Why I Chose Journalism: Reflecting on 2017

One of the most famous scenes in American Sniper shows Chris Kyle’s father explaining to his sons there are certain different types of people in this world, and how one must develop the talent to recognize them:

“There are three types of people in this world: sheep, wolves, and sheepdogs.”

“Some people prefer to believe that evil doesn’t exist in the world, and if it ever darkened their doorstep, they wouldn’t know how to protect themselves. Those are the sheep.

Then, you’ve got predators who use violence to prey on the weak. They’re the wolves.

And then there are those blessed with the gift of aggression, an overpowering need to protect the flock. These men are the rare breed who live to confront the wolf. They are the sheepdog.

Many folks go into journalism to enrich themselves and gain power, but I went into to protect others: To confront the wolf. I wept writing out Congressional testimonies from victims of illegal alien crime and used all of my energy, strength, and whatever talent I may have to help those who needed help.

While people are not projects, many friends constantly call me to ask for advice, and I have successfully talked many out of their problems. Never feel ashamed of your mistakes and missteps, I’d say, because you have to keep picking up the bow and arrow and keep shooting at the target. I will never judge or criticize anyone for the demons they fight. As they fight them, I’m there with them every step of the way, giving them the mental tools to destroy the things trying to bury them in a shallow grave.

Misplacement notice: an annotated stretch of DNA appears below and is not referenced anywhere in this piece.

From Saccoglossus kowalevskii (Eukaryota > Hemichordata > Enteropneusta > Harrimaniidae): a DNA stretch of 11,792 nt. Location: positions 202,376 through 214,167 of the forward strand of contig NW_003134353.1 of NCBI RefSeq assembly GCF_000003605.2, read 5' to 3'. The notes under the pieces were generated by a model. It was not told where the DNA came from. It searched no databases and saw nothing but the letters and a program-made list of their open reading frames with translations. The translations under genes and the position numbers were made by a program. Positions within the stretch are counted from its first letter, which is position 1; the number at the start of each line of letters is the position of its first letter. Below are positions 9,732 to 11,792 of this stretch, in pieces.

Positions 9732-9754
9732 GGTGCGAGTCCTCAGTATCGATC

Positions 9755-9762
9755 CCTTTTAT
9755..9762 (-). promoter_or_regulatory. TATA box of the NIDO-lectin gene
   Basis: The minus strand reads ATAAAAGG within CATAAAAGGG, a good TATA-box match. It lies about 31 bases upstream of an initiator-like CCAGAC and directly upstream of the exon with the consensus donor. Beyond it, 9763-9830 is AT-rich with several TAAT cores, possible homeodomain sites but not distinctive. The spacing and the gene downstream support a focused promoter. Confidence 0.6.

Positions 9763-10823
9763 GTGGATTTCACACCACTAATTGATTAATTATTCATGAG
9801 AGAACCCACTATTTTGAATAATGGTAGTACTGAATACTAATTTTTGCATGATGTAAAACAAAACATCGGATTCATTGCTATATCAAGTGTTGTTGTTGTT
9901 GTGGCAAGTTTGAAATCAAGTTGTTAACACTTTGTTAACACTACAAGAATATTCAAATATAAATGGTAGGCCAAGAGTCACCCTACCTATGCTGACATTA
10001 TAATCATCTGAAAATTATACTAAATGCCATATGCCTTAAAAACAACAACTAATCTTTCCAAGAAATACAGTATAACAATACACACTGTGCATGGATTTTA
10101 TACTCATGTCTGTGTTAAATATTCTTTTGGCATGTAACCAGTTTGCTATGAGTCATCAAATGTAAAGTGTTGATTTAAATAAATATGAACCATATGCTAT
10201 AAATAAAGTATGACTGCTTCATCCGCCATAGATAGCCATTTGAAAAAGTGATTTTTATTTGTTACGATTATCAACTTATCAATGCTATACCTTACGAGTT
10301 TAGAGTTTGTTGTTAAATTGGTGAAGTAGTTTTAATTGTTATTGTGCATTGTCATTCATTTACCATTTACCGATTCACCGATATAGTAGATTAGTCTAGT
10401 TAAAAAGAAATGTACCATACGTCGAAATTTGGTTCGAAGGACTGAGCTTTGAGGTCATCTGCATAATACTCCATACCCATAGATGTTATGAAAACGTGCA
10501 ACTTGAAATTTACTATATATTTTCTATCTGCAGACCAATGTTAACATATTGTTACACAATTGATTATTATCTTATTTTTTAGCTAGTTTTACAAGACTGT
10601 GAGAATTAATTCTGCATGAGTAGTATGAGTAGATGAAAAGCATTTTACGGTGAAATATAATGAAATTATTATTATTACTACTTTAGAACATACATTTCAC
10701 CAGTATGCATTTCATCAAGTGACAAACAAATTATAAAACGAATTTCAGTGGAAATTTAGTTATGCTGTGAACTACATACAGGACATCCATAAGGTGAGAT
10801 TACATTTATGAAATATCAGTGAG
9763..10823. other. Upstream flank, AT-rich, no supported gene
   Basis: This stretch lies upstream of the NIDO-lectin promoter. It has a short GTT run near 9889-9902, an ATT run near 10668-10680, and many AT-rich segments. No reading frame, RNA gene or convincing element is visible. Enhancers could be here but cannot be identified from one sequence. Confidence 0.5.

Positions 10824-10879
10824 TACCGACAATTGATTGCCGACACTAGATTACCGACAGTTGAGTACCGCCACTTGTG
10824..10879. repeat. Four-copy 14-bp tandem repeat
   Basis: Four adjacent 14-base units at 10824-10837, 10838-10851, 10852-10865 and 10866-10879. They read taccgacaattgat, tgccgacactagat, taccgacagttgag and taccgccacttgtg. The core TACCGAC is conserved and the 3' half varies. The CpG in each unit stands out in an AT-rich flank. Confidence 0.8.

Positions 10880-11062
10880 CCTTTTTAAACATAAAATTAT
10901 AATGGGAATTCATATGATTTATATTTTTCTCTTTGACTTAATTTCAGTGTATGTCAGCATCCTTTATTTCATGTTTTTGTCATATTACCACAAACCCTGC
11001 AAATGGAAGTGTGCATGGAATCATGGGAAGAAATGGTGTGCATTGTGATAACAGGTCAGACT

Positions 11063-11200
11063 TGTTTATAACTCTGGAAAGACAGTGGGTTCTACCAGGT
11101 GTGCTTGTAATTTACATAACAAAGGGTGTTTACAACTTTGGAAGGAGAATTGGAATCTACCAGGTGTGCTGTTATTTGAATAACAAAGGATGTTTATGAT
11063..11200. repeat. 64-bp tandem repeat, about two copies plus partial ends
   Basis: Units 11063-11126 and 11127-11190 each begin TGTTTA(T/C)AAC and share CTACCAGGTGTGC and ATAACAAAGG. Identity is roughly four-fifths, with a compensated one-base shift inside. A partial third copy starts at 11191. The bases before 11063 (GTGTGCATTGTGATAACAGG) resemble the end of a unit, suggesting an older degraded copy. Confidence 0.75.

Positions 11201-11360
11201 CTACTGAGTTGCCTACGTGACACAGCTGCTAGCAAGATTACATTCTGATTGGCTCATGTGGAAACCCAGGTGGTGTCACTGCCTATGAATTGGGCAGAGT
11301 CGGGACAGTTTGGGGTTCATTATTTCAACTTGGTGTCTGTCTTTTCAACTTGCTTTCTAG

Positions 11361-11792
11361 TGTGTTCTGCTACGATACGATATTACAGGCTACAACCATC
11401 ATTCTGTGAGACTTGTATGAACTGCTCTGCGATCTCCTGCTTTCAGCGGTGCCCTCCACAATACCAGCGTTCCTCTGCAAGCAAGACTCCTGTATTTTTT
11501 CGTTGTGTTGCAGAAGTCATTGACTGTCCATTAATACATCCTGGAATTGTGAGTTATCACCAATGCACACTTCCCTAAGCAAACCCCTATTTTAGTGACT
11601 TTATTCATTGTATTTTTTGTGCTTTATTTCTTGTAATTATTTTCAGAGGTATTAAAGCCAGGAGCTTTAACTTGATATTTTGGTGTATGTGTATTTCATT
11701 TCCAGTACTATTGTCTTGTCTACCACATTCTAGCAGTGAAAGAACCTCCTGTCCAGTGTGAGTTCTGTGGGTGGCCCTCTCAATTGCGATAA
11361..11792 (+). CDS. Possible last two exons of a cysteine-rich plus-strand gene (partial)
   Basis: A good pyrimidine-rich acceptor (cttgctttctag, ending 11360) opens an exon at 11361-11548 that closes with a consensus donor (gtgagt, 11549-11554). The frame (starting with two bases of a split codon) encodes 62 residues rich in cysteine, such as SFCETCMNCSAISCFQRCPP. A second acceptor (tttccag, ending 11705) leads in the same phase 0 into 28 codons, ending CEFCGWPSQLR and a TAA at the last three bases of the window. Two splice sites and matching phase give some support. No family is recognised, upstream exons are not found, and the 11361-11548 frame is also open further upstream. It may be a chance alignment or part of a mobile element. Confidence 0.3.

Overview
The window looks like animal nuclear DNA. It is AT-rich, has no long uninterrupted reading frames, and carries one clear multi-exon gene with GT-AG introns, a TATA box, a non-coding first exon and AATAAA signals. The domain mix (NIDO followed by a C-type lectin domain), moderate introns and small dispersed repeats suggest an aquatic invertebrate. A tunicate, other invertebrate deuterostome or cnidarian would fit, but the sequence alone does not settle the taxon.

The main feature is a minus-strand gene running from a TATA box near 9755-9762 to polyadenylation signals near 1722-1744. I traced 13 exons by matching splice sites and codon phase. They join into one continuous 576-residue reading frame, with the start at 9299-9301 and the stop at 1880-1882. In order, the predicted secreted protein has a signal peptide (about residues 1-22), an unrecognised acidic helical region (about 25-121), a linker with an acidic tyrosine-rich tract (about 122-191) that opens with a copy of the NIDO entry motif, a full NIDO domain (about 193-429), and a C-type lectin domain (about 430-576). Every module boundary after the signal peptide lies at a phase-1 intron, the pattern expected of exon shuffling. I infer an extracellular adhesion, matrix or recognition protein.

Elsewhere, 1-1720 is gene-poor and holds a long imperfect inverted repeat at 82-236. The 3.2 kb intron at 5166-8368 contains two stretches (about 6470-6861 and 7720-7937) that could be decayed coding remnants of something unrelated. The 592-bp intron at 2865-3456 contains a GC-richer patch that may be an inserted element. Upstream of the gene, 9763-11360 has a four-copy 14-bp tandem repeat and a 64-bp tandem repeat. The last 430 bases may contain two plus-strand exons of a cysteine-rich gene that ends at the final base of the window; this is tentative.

Why a bow and arrow?

Because the Greek word “Hamartia” starts life as a technical term in archery, for missing the bull’s eye. Thucydides expands the use of the term in his history of the Peloponnesian War by using “Hamartia” to mean an error in judgment, a bad policy or strategy, and so Aristotle lifts Thucydides’ use of the word in his ethical works. If ethical behavior is “X,” then unethical behavior is anything that misses the mark, misses the “X.”

Aristotle believed that the key to a good life was moderation, to aim for the middle between two extremes. Bravery is the correct ethical behavior, while cowardice is the arrow missing the mark by landing below the bull’s eye.

And being foolhardy is the arrow missing the mark by landing above the bull’s eye… I have been brave, cowardly, and foolhardy, and learning how to have balance is a critical component to living a good life. “Being blessed with the gift of aggression” sometimes means I’ll say things off-the-cuff which will be hurtful or offensive. But I’ve learned not to draw my sword indiscriminately.

When I see people mistreated, and when I see good, well-meaning people tricked by clever-silly predators who think they’re the masters of the universe and cash in on naivety, it brings out the “sheepdog” in me.

When innocent people suffer, “I cannot look the other way and I will not look the other way.”

And I’m not done yet.

Happy New Year, everyone, and thank you for reading.

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